"Ich bezahle die Zinsen."

Translation:I am paying the interest.

March 10, 2013

This discussion is locked.


... an old fashioned way of saying "the rent" (for an apartment, eg) is "Mietzins". But Christian is definitely right with his comment....


bezahle VS zahle?


bezahlen when you get something for paying (like if you have bought something in the shop); zahlen when you don't get something directly for the payment, if you don't get something material, etc... for taxes, bills, etc. you'd rather say zahlen.


But when you pay the interest of something you don't actually get anything, you are juat paying something you previously owned or received, what's the difference in this sentence then? Or is it wrong?


When you pay interest you get to use someone's money in return.


Gern geschehen ;)


I'd like to know this too


Why not "rent"?

[deactivated user]

    "Zinsen" doesn't mean "rent". It means "interest". The German for "rent" is "Miete". "Zins" does mean "rent" in Austrian and Swiss German, but the plural is "Zinse".


    why is rent listed as a translation for Zinsen, then?

    [deactivated user]

      Probably because it does mean "rent" in Austria and Switzerland.


      Though its use is not that common in most of Austria anymore


      I am not english native speaker. give me a hint of the situation where I might here this. Is it like: I'm puting money in bank and get each year some additional % for it?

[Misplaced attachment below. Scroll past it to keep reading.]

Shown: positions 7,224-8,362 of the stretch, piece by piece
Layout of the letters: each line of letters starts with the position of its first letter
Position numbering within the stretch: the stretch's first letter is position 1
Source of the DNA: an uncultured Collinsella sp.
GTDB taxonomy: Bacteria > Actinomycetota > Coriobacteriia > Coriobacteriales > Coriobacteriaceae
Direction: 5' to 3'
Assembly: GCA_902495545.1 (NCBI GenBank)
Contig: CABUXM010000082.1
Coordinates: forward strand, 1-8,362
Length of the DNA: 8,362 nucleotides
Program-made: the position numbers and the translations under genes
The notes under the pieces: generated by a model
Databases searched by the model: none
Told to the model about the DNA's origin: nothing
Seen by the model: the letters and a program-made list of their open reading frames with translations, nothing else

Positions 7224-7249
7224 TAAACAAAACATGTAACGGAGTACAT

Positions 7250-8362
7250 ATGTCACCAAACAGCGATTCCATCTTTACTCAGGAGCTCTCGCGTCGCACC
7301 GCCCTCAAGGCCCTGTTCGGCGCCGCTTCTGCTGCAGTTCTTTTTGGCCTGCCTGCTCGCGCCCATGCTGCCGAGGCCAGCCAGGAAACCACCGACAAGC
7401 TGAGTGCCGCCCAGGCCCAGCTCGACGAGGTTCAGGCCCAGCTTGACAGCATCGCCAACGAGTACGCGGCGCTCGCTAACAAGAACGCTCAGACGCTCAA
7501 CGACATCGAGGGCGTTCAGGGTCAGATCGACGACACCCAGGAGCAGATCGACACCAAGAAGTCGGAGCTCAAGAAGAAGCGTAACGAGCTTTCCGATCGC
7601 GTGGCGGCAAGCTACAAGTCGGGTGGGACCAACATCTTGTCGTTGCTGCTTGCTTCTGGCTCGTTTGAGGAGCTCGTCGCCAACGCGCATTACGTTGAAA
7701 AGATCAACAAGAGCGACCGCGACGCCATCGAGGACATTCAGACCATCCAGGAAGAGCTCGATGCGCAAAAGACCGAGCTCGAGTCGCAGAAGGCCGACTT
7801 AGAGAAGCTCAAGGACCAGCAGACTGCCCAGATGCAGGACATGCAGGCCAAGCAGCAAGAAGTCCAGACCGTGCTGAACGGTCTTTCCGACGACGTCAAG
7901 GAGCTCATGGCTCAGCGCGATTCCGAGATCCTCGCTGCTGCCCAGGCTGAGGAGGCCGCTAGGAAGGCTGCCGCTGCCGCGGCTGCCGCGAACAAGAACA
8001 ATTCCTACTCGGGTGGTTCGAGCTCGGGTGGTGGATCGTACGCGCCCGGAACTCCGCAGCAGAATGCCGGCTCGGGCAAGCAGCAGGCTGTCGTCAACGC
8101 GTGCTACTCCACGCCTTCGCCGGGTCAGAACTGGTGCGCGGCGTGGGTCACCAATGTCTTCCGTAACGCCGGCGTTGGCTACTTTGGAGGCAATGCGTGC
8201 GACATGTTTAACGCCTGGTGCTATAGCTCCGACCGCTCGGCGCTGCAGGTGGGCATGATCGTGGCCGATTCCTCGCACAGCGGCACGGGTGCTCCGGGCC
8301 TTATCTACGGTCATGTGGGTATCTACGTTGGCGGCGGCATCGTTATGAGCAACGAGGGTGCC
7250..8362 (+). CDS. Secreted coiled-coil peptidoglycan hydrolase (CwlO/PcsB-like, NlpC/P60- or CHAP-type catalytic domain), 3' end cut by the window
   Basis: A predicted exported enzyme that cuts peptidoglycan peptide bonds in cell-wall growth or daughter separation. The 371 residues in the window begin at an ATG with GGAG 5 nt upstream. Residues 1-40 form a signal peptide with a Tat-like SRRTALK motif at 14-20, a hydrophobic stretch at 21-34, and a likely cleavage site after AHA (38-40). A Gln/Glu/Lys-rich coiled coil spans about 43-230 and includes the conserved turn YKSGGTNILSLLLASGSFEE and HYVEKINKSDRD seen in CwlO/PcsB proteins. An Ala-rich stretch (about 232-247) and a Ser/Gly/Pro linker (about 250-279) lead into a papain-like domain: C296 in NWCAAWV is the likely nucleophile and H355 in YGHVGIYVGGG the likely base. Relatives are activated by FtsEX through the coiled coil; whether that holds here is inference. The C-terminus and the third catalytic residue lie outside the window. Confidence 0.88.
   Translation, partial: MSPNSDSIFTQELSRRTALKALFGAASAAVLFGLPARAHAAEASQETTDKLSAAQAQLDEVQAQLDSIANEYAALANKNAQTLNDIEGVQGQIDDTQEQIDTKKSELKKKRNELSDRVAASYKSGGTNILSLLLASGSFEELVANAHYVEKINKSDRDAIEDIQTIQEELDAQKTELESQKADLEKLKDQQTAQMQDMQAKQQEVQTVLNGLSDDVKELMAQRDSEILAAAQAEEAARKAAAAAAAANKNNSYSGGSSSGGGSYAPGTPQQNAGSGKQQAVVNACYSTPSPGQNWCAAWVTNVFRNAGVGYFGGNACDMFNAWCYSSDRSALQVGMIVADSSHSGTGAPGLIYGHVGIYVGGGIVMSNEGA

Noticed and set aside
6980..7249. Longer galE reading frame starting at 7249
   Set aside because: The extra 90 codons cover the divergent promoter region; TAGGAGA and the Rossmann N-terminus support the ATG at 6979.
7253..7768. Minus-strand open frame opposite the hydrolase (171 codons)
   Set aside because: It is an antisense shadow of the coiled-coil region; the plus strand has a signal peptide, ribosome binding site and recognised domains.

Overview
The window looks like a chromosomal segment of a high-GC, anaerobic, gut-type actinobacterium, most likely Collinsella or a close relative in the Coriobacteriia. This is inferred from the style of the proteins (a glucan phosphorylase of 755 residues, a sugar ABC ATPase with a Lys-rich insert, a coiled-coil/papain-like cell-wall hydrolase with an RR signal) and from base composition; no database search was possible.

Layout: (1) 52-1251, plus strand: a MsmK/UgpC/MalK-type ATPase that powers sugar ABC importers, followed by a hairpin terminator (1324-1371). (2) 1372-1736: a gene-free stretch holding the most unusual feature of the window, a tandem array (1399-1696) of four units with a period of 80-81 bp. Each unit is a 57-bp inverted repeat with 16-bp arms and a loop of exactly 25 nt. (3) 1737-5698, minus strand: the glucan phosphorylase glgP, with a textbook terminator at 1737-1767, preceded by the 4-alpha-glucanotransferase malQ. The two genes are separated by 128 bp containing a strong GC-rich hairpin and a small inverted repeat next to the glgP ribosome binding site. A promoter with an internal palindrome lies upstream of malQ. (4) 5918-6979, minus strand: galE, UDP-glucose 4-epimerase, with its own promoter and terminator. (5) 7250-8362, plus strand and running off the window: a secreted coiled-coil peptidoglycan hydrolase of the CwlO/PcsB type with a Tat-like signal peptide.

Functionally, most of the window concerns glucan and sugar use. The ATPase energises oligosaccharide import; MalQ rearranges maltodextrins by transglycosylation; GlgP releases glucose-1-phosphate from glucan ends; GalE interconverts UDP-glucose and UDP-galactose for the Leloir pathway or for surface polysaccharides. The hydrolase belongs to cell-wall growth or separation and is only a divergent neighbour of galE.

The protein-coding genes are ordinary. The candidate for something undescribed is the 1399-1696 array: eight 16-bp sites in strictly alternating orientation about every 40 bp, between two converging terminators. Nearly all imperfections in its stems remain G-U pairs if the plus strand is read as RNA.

When you buy something on a credit card and don't pay it back immediately, you must pay back the money you borrowed and the interest that the bank charges you for the loan.


      No, in that case you are receiving interest on your money, you are not paying interest as in this example. When you borrow money you pay interest.


      Roman, you borrow money on a credit card. If you don't pay it back at the end of the month, then the credit card company charges you interest on the money you have borrowed.


      I think Roman is replying to greyxray and it's just not clear on the timeline.


      If Zinsen is a masculine noun, why not "Ich bezahle der Zinsen." but "Ich bezahle die Zinsen."? Thanks! :)

      [deactivated user]

        All nouns take "die" in the plural (nominative and accusative), regardless of their gender.



        then why the translation is in singular?

        [deactivated user]

          Because "interest" is uncountable in English.